Hermione is an only child, but if she’d had a Muggle sibling, might her family have paralleled the Evans’ sisters’ relationship? With Hermione’s superior attitude before her friendship with Harry and Ron, it’s entirely possible. According to two no longer available interviews, Rowling said that at one time she planned for Hermione to have a younger Muggle sister. I hope the Granger family dynamic would have been much more positive and I’d have liked to see it play out, but then, it was Harry’s story.

What can be gleaned is that Hermione was likely a lonely know-it-all as a child who likely got along better with adults than peers. But she finds siblings in Harry and the Weasleys, and friendship with many others, and these relationships ease the solitariness and maladjustment of a girl who, as the apple of her parents’ eyes, tends to overconfidence, rigidity, and condescension.

As a teenager, Hermione is given a remarkable amount of autonomy. Her parents, mostly facilitating characters, applaud her activities even when they upend limited family time. But despite this independence, the Granger family’s love for each other is strong, and we feel Hermione’s pain at having to erase her parents’ memories of her (DH 97).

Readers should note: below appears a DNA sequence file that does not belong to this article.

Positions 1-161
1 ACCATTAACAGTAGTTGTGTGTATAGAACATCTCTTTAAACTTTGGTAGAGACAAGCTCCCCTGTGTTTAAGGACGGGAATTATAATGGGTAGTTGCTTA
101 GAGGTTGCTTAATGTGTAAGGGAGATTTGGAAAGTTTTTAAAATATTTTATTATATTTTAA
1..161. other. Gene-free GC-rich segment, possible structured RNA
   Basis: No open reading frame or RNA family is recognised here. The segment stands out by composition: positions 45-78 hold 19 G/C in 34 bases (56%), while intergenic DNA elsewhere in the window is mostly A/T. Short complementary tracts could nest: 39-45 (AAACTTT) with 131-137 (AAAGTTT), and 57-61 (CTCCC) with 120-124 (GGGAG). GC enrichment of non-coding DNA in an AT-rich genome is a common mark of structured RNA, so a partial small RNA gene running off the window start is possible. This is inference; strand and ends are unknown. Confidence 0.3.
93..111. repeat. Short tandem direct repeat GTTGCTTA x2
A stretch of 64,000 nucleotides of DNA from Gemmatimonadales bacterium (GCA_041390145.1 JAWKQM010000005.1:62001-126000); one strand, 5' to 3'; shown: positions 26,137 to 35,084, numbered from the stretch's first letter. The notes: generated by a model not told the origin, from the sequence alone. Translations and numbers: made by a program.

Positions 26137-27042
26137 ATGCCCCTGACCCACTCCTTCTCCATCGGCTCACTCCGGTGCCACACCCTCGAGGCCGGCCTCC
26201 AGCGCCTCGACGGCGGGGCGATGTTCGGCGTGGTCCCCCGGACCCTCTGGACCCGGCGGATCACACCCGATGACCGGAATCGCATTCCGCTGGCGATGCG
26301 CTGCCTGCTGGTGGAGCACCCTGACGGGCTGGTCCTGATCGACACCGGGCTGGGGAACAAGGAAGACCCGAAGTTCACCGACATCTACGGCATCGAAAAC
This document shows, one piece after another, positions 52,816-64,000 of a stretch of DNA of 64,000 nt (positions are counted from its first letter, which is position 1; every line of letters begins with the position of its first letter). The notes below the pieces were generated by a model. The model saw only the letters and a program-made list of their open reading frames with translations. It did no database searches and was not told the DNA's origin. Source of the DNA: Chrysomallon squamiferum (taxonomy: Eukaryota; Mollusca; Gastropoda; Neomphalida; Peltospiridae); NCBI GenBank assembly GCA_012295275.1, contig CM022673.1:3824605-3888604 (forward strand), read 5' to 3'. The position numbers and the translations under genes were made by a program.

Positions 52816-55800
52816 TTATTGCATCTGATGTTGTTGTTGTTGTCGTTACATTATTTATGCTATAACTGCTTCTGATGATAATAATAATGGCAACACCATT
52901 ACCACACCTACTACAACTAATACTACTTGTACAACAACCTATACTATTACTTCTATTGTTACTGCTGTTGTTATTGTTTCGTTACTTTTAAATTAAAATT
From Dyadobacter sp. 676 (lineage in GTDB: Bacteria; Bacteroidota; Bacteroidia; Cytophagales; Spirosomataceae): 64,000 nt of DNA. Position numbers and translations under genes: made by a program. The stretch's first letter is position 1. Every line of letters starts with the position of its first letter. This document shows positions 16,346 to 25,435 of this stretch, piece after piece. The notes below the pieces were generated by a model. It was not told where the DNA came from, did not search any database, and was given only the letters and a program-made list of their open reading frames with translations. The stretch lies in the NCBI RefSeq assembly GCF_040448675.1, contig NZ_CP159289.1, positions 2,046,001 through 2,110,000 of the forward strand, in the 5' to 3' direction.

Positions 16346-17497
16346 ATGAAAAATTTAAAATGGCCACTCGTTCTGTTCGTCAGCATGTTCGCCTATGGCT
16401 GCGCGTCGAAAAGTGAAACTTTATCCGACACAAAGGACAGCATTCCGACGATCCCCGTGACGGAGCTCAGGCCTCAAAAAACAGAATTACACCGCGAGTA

In OotP, Hermione’s parents don’t see her off to Hogwarts as she’s at OotP headquarters. She returns early from a Christmas skiing holiday with them, telling Harry, “I’ve come for Christmas…Mum and Dad are a bit disappointed, but I’ve told them that everyone who’s serious about the exams is staying at Hogwarts to study. They want me to do well, they’ll understand” (498). It’s a bit heartless toward parents who get to see their child only a few weeks a year. When the Grangers pick Hermione up at King’s Cross and greet the Weasleys and other Order members, Hermione “[disengages] herself gently from her mother to join the group” around Harry. This foreshadows her painful decision to erase their memories, but more importantly demonstrates that the magical world has become Hermione’s new home.